The Bureau of Legal Affairs of the Intellectual Property Office, in its Decision No. 2016-109, explained that although the word “CHOW” was originally considered as descriptive, the doctrine of secondary meaning applies as evidence shows that the CHOW mark has been used by and closely associated with Nestle for animal food in the Philippines. Hence, if some other party will appropriate the word “CHOW” for its marks covering animal food products, it is highly likely that consumers will be misled to believe that the goods came from the same source. 
As explained by The Supreme Court in the earlier case of Philippine Nut Industry, Inc. vs. Standard Brands Incorporated (G.R. No. L-23035), this doctrine is to the effect that a word or phrase originally incapable of exclusive appropriation with reference to an article on the market; might nevertheless have been used so long and so exclusively by one producer with reference to his article that in that trade and to that branch of the purchasing public, the word or phrase has come to mean that the article was his product.  This doctrine is found in Sec. 4 (f), Chapter II-A of the Trade-Mark Law and subsequently adopted in Section 123.2 of the IP Code of the Philippines.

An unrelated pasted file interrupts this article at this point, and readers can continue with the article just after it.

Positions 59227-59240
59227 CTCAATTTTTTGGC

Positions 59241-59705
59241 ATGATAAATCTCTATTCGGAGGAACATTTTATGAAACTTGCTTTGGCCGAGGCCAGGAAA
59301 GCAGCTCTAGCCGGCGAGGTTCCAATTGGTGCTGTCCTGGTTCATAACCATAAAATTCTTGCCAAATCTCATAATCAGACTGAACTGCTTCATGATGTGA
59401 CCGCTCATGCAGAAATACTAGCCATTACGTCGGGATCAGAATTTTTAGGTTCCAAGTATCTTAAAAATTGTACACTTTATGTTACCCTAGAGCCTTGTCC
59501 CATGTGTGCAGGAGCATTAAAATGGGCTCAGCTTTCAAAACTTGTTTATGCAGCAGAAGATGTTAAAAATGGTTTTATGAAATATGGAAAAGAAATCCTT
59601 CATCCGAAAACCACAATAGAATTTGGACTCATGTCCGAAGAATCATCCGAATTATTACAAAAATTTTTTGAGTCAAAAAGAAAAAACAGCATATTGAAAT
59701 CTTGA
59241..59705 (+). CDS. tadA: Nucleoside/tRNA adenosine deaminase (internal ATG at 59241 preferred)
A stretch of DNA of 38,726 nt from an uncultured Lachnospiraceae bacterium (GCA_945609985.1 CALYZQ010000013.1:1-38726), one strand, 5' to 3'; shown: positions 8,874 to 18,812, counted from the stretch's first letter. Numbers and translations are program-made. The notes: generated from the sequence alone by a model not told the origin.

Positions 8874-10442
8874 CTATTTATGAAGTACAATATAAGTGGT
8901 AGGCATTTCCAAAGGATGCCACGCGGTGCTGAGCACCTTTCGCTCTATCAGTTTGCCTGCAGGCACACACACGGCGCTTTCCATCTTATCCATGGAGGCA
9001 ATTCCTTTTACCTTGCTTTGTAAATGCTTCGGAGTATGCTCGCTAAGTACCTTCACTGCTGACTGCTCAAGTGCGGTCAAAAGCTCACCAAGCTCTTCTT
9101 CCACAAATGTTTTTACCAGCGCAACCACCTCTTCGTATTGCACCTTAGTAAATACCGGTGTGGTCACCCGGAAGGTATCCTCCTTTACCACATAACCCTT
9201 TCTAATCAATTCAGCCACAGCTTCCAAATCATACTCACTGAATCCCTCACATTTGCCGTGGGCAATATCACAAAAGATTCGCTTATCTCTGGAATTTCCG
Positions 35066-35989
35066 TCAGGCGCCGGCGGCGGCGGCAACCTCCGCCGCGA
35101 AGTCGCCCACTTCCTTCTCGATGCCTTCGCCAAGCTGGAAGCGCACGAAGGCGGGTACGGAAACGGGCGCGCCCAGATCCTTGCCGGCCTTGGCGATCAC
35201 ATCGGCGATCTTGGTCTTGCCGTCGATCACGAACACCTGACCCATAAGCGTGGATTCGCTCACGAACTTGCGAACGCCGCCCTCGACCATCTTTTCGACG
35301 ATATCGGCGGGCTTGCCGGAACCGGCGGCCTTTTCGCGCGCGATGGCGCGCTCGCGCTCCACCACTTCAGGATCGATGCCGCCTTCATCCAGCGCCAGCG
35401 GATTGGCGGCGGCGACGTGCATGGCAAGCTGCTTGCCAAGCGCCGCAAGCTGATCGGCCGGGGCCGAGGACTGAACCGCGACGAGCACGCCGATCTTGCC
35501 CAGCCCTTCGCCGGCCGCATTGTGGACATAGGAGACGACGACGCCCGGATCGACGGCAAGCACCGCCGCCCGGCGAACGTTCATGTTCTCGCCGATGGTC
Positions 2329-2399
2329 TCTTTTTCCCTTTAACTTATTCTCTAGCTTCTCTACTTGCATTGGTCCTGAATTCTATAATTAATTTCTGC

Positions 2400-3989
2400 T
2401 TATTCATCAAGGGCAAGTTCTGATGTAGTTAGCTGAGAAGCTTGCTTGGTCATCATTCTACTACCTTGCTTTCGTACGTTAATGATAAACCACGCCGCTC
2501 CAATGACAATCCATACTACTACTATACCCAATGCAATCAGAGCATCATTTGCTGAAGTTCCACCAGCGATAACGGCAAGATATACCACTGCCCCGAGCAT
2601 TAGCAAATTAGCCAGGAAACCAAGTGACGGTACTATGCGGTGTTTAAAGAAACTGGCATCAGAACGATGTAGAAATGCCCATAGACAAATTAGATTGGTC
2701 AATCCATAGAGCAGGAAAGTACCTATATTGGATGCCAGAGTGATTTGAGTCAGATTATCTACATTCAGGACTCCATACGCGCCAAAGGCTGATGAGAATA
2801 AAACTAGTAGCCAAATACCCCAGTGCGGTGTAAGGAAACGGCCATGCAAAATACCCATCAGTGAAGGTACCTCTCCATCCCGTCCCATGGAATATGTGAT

Anti-Dummy Law Update

An alien cannot be elected as president/chairman or officer of a corporation that is engaged in a nationalised activity pursuant to the Anti-Dummy Law. This rule has been reiterated by the SEC in Opinion No. 16-02. The Anti-Dummy Law, however, allows an alien to be elected as director in proportion to his allowable participation or share in the corporation’s capital. 

SEC Reportorial Requirements